What Tunisia sparked by revolting against its 20-year authoritarian ruler has spread to other countries in the Islamic world. The protest in Egypt has swelled into the biggest the country’s dictator, Hosni Mubarak, has ever seen.
Mass demonstrations demand freedom from dictatorship and removal of curbs on freedom of expression, but they were triggered by food inflation and elimination of state subsidies. All elements opposed to the regimes have joined in, including those who lead the Islamist wave among the Muslims of the world.
The reaction from the rest of the world has been predictable: Led by the US, it has called on the governments to respect the voice of the people and allow them a truly representational system that would help form a national consensus about who should rule and how. But the truth is that the world has dealt comfortably with the dictators so far, for trade and political reasons. There is the additional factor of Islamism that abhors ‘western’ democracy as well as ‘western’ economic devices, like interest-based banking systems. If one pays heed to what the religionists are saying, jihad, too, becomes a pillar of the state and that scares the world. Having said that, it would be fair to call America’s pleas for greater democracy, at this point in time, a bit hypocritical because without its support and military aid, Mr Mubarak would never have stayed this long in power.
Intellectually, it is untenable to ignore the right of the people to practice democracy. Even if the beginning is ruined by religious experimentation, in the long run all countries are supposed to get to the destination of liberal democracy. Disturbingly, this thesis is weak-kneed because of the Muslims’ tendency to shy away from education, in general, and liberal education, in particular, and remain largely illiterate in the modern sense. That said, there seems to be no other choice, and as one commentator pointed out yesterday, the mass protests do go to show that the two-faced nature of US foreign policy is not the sole reason for discontent and resentment in the Middle East.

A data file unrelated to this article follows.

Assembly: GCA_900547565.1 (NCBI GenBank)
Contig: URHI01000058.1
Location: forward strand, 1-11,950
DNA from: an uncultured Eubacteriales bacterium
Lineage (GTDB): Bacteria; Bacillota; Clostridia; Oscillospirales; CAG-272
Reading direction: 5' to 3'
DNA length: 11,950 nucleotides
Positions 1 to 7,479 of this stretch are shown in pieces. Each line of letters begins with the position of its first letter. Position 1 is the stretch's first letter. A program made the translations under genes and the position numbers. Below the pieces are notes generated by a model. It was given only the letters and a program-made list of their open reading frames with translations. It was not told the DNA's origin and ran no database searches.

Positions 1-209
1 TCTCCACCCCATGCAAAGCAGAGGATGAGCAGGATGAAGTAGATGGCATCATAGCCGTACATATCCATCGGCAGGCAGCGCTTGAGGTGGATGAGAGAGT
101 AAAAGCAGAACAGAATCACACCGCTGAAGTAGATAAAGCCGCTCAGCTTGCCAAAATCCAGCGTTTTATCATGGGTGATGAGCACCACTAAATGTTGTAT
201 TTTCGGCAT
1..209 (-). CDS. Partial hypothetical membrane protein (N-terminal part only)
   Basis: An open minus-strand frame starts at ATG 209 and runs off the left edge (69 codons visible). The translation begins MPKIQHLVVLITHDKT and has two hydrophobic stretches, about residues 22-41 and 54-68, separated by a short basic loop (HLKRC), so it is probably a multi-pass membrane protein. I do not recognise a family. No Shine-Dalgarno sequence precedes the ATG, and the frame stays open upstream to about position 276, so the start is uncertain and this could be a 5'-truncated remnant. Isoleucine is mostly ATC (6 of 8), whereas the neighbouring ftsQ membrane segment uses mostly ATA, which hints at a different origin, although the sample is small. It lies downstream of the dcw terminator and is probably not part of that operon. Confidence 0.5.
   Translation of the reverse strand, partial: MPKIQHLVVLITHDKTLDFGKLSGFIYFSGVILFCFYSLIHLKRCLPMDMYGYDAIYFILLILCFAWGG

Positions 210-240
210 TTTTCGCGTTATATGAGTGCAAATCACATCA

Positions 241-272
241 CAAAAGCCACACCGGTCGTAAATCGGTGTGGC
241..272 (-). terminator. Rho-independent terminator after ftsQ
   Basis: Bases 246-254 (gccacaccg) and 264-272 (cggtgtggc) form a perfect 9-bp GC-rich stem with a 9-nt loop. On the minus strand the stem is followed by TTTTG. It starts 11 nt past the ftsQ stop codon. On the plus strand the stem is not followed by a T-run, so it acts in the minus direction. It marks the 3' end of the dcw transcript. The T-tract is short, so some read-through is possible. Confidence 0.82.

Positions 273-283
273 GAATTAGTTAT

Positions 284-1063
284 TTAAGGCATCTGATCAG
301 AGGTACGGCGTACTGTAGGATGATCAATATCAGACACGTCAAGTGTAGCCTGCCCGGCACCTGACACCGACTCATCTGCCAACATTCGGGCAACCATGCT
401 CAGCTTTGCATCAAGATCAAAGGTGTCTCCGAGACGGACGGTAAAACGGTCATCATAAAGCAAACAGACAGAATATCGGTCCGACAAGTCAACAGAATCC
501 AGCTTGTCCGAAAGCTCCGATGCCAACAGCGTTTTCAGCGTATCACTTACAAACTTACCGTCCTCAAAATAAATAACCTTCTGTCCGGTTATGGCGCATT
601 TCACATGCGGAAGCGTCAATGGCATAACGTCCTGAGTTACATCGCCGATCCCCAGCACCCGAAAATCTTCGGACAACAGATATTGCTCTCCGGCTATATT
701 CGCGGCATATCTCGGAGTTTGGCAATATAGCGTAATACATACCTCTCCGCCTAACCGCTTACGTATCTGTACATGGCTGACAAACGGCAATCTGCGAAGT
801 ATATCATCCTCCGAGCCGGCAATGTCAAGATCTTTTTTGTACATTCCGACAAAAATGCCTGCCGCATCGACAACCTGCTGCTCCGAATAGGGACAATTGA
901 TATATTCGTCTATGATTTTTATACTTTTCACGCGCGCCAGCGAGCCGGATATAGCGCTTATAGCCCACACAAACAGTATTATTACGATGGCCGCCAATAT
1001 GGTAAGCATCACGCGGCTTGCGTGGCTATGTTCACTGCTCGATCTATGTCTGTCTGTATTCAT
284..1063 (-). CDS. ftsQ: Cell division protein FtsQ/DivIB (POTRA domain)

That said, a quest for democracy or autonomy must not be accompanied by a curtailment of liberty (which is what happened after the Iranian Revolution of 1979) and where freethinking and dissent are punished. Under Josip Tito, Yugoslavia was a dictatorship but it was liberal; definitely more so compared to after 1999, when elections tilted its divided society towards greater intolerance. Under Suharto, Indonesia was doing well economically and was tolerant, but after democratisation it became economically worse off and socially intolerant. The prince in Kuwait wanted women to have the right to vote but the elected parliament banned women from being elected to public office.
The point is: Yes, there has to be greater freedom in the Arab world but that may come at a price. For starters, the immediate fallout will be anarchy and violence and it is not certain, especially given history, that people's fundamental rights will be guaranteed. Liberty and freedom must be accompanied by restraint, but that may not happen in the kind of repressive climate that the Egyptians are now reacting to.
There can be no quarrel with the logic that dictatorship must end before the struggle for real, non-majoritarian democracy can begin. In the case of Egypt, years on one-man rule have left the rest of the world unsure that even if, and when, Mr Mobarak chooses to exit from the scene, what will follow. The alternate of Mohamed ElBaradei is being talked about mostly in the western press — perhaps because he is a known quantity — but it remains to be seen whether ordinary Egyptians will take to him as a leader. Or are we going to see a resurgence of the Muslim Brotherhood à la Algeria’s Islamic Salvation Front. It could be weeks, even months, before all this clears up. As for the outside world, those who claim a role to leading it, such as America, they will have to be prepared to deal with an entirely new leadership in countries that have been traditional allies such as Egypt and to some extent Tunisia.
Published in The Express Tribune, January 29th, 2011.